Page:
They do have neighbors, but I'm not sure they would want to burden an acquaintance with anything other then "if you see anything, here's a number you can call". 

lhamo

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Re: Safeguarding a home while on extended trip
« Reply #9 on: October 24, 2016, 07:34:14 PM »
HELLLO!!!!!!  You are on the PERFECT site to find reliable housesitters who don't give a whit about golf club access.   Financially responsible people, many of whom are location independent and have WFH arrangements or don't need to commute to a job because they are FIREd. 

Another option would be to look for writers or grad students working on a dissertation.


Villanelle

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Re: Safeguarding a home while on extended trip
« Reply #10 on: October 25, 2016, 01:53:21 AM »
This could just be an incorrect impression based on one internet post, but it seems like you care more about this than they do.  If they aren't out asking these questions, you shouldn't care more about their house than they do.  Not your circus, not your monkeys.  Ask the what they want you to do on your bi-weekly visits, and then do it.  If you don't want to drive their car, don't offer to do that (or since you've already offered, tell them you aren't really comfortable driving their fancy car, but that you are willing to take it for a spin around the block and let it run for 15 or so minutes during your visits.  If they are't happy with that, let them find an alternative plan.)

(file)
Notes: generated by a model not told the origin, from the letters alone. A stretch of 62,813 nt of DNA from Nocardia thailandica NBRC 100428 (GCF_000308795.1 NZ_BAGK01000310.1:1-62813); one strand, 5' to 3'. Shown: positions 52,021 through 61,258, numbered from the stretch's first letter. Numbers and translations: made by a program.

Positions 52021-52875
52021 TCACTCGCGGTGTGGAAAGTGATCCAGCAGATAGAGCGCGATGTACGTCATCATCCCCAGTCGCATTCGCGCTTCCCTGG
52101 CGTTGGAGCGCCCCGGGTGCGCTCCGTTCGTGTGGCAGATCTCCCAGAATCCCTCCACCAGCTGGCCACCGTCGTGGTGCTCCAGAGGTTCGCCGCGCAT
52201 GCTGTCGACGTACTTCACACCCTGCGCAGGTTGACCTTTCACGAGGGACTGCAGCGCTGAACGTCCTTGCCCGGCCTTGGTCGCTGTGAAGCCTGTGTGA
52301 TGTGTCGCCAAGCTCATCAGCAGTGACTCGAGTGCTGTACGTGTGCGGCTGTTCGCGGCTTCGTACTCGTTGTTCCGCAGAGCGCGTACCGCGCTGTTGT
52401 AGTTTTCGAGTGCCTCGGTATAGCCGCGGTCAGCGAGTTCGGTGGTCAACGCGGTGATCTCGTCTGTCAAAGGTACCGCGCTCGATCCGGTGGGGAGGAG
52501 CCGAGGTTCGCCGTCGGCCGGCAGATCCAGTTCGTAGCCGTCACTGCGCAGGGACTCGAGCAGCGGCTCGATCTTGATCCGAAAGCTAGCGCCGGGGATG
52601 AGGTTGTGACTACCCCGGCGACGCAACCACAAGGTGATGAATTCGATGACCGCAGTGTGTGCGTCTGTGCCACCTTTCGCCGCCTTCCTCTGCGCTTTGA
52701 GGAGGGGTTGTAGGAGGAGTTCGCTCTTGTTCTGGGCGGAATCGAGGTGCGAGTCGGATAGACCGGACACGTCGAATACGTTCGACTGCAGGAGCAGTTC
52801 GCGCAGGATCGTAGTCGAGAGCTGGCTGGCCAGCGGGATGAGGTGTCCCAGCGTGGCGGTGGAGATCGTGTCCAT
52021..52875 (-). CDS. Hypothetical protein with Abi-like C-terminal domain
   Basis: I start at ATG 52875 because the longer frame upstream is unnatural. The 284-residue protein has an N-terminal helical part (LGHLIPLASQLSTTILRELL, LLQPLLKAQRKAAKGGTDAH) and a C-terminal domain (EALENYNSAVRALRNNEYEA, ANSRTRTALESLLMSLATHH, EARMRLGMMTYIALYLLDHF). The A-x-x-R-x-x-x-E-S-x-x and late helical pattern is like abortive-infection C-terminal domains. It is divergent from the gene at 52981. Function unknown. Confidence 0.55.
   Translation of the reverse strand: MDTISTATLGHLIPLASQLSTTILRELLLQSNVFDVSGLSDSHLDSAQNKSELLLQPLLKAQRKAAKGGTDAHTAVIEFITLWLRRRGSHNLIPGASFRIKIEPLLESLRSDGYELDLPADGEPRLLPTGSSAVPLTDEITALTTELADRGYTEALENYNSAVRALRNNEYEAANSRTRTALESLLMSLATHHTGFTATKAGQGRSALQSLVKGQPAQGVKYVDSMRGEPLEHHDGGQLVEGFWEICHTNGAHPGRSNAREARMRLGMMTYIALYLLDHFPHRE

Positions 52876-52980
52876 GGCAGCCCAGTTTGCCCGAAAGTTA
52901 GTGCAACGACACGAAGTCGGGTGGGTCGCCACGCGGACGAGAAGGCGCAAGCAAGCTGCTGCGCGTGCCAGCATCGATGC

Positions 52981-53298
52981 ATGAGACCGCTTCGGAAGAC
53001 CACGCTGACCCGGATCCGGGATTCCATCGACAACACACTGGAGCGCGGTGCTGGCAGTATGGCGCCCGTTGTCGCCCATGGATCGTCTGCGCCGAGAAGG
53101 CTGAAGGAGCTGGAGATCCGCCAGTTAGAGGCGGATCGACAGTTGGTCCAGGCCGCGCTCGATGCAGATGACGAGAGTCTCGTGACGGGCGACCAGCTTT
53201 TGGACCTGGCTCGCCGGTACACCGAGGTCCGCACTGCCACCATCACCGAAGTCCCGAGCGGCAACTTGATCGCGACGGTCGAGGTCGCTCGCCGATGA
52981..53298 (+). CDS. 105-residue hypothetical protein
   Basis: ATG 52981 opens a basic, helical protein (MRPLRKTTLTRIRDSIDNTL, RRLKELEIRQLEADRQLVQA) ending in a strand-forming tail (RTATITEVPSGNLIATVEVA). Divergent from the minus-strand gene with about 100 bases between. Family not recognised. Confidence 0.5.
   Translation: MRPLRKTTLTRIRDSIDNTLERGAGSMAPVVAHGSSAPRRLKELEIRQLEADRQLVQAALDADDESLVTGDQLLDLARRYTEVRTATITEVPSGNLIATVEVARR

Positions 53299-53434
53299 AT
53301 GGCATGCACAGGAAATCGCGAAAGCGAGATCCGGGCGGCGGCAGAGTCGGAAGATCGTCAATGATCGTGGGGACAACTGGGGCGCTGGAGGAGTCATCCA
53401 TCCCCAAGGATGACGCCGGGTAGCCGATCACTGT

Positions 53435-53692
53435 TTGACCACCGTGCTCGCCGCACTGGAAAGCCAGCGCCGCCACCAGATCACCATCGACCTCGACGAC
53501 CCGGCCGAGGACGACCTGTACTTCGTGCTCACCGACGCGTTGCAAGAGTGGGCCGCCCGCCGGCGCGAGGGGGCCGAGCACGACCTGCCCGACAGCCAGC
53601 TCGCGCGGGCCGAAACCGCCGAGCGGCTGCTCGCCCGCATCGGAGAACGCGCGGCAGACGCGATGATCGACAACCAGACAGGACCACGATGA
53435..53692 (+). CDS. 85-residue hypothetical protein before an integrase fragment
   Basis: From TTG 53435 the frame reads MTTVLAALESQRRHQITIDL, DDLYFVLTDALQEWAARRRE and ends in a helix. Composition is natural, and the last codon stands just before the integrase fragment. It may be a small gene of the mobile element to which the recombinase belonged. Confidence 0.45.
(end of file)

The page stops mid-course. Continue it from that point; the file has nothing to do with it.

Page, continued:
If they don't want to "burden" a neighbor, perhaps offering a $100 grocery gift card (purchased on cardcash.com or a similar site for a discount, of course!) for someone to stop by every other day and simply walk the house for 3 minutes to look for issues would probably make it far less of a burden. 

former player

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Re: Safeguarding a home while on extended trip
« Reply #11 on: October 25, 2016, 04:22:07 AM »
I agree a housesitter is the best option.

If not, then turn the water off at the mains and drain the system.  Empty the toilet pans and the ubends in the drains.  Turn off as much of the electricity as possible at the main board, leaving only the security system.  If the security system is one which reports to a company, make sure they are aware the house is empty, false alarms are unlikely and that you are the contact in case of trouble.

Put the car up on blocks to save the tyres, rather than going to the bother of driving it around every so often.  It sounds as though it is fancy enough to be computerised, so probably need to put the battery on a tricklecharger - check the manual for advice on this and advice on appropriate fluids for the engine, or contact the manufacturer.

GuitarStv is right about standard house insurance probably having an exclusion clause, but an insurance broker will be able to find an appropriate policy.  Small valuables and irreplaceable papers should be kept at a different secure location.

Then forget about it all and get on with your own life.

BlueHouse

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Re: Safeguarding a home while on extended trip
« Reply #12 on: October 25, 2016, 10:49:23 AM »
This could just be an incorrect impression based on one internet post, but it seems like you care more about this than they do
Yep.  Incorrect.

Quote
  If they aren't out asking these questions, you shouldn't care more about their house than they do.  Not your circus, not your monkeys.